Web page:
Capital markets: Is Hong Kong’s future really so bleak?
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Capital markets: Is Hong Kong’s future really so bleak?

It has become almost fashionable to write off the city. There are important reasons to believe it will endure.


Hong Kong has suffered a torrid 18 months. A year of riots was followed by a pandemic and, most recently, Beijing’s move to impose a new national security law.

Many experts have called time on a fascinating, freewheeling, and above all fun city. It was, they said, the beginning of the end. Beijing would undermine the legal system – a key reason why banks and investors trust the place – at will and at whim.

Hedge funds would flee to Tokyo or, more likely, low-tax Singapore, which would also mop up the city’s private banking industry. And heaven help banks like HSBC, reliant on profits generated in Hong Kong and mainland China, caught in the crosshairs.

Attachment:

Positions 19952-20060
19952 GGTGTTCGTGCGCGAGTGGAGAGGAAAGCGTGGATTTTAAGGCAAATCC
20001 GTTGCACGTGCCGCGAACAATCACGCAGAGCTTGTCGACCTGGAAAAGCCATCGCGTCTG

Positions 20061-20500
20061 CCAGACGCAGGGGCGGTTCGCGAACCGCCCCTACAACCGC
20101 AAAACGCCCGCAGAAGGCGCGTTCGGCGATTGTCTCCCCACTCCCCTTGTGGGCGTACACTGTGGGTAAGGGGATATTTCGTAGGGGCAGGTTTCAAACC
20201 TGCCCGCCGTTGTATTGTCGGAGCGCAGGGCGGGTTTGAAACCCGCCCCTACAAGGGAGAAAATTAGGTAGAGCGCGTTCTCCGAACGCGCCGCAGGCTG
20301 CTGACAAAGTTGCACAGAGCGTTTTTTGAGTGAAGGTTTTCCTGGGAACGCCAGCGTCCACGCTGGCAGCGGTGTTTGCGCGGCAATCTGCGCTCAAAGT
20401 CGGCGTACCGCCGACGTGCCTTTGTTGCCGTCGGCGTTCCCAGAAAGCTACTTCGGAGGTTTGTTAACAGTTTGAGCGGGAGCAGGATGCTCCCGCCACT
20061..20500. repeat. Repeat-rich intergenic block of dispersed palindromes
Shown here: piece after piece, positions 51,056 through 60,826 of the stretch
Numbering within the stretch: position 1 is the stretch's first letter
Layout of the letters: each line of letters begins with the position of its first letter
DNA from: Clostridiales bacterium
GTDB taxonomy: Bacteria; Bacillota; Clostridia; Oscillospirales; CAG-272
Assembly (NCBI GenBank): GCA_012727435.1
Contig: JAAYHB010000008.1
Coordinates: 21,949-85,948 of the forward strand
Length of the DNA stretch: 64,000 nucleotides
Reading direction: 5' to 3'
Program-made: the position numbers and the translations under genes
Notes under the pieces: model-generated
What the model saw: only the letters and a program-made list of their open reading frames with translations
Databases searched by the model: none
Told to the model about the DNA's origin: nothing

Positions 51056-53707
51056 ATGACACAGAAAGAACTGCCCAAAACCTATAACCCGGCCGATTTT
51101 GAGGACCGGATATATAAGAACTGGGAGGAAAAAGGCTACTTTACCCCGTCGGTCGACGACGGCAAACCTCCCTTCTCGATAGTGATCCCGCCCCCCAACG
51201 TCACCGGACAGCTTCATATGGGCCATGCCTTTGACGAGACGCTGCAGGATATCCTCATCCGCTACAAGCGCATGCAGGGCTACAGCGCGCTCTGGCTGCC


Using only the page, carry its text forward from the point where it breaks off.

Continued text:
But are things really so bleak?

In truth, it’s hard to see Hong Kong losing its status as Asia’s chief hedge fund hub. Eurekahedge reckons 420 such funds are based in the city, managing assets of more than $90 billion – or more than Singapore, Japan and Australia combined.

At least six hedge funds opened new offices in Hong Kong in the first half of 2020, Jack Inglis, chief executive of the Alternative Investment Management Association, tells Euromoney.

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